By John M. Biers
Statoil ASA (STO, STL.OS) has reduced drilling in part of the Marcellus Shale formation in light of low natural gas prices and the difficulties facing Marcellus partner Chesapeake Energy Corp. CHK -3.05% , only drilling in some parts of the project to maintain leases.
Statoil Executive Vice President Bill Maloney described current drilling decisions as a “real delicate balance” in light of weak natural gas prices. Chesapeake, operator of the Marcellus, has been cutting back operations due to the drop in gas prices. Many leases require companies to keep drilling or risk losing the acreage.
“We’re still drilling to hold leases,” Mr. Maloney said just ahead of a capital markets day to discuss the Norwegian oil giant’s North American operations.
Mr. Maloney said the Marcellus operation had trimmed its total drilling rig fleet from more than 30 to 20 in light of lower natural gas prices. The project is steering more of its drilling to the southern part of the field, which has petroleum liquids in addition to natural gas, and less to the gas-rich northern part of the field. The formation stretches from upstate New York through Penn-syl-va-nia to West Vir-ginia and parts of Ohio.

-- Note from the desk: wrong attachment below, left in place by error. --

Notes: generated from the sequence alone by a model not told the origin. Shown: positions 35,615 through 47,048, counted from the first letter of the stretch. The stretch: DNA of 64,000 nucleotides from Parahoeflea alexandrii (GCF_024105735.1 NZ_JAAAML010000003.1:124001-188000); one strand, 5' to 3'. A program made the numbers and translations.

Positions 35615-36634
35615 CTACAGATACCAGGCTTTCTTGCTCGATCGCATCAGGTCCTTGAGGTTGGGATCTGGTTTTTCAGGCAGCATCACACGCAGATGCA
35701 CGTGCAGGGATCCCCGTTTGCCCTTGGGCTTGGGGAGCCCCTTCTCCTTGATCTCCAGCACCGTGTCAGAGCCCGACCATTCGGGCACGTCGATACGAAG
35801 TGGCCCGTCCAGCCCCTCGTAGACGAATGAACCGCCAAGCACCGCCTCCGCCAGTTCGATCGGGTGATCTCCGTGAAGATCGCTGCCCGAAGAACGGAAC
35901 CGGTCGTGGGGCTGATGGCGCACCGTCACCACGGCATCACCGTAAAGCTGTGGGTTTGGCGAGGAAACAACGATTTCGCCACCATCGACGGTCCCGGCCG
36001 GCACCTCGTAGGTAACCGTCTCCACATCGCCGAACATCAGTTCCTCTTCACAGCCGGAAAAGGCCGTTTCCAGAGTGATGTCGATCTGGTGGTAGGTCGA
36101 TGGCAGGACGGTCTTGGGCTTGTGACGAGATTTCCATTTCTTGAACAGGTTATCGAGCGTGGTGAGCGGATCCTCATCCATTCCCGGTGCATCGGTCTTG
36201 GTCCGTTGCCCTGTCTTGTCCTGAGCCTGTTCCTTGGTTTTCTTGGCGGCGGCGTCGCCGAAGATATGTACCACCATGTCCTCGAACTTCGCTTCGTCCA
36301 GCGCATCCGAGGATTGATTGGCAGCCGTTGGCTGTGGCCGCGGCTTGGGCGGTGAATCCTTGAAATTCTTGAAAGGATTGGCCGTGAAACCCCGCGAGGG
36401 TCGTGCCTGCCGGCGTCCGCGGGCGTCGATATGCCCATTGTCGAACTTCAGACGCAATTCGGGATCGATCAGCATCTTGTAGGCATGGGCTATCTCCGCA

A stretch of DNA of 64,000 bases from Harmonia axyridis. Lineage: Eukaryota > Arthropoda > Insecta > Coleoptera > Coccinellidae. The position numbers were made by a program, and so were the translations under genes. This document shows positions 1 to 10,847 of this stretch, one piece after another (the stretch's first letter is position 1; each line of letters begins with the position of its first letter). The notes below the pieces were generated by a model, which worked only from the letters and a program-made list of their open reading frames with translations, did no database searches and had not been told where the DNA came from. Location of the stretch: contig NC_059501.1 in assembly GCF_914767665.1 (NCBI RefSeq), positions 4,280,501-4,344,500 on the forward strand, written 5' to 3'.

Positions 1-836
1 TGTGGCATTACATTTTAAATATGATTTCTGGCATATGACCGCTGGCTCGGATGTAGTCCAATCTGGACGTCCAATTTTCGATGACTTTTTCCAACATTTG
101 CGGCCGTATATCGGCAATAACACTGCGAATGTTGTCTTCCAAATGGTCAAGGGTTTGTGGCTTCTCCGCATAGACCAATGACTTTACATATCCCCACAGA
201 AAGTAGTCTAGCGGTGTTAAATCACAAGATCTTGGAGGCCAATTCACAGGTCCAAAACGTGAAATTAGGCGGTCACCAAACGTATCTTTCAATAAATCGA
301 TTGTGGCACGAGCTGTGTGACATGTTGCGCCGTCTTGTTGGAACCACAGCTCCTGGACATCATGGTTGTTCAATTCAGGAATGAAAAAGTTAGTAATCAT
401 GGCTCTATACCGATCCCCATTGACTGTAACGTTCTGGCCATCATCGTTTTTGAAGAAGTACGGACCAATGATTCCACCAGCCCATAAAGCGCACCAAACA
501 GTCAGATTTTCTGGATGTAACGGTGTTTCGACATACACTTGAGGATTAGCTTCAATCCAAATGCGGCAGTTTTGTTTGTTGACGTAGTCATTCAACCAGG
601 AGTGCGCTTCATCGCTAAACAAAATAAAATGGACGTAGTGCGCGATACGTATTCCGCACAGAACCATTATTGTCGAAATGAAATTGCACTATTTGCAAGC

Mr. Maloney repeatedly praised Chesapeake as a “very good” operator. Asked if Statoil was interested in buying any of the assets the encumbered Chesapeake has put on the market, he said “never say never.” But he added the company is interested in acquisitions where they can “get in from the ground floor.”
He said Statoil was on track to meet its long-term goal of raising North American production from the current level of 171,000 barrels of oil-equivalent per day to 500,000 barrels of oil-equivalent per day by 2020. The company has targeted the U.S. as a major growth area.
Besides having an active onshore program, the company is also a major explorer in the Gulf of Mexico. Mr. Maloney said Statoil had bid on 32 additional blocks in the Gulf of Mexico at the lease sale to be held later Wednesday.
He said the oil industry is “resilient” when it comes to low commodity prices, conceding that recent trends are worrisome.
“Any oil and gas person has to be concerned,” Mr. Maloney said, adding that oil companies also persevered through a weak market in 1998 when oil prices sank to $10 a barrel. “The industry has the capability of responding in a big way,” he said.
From Market Watch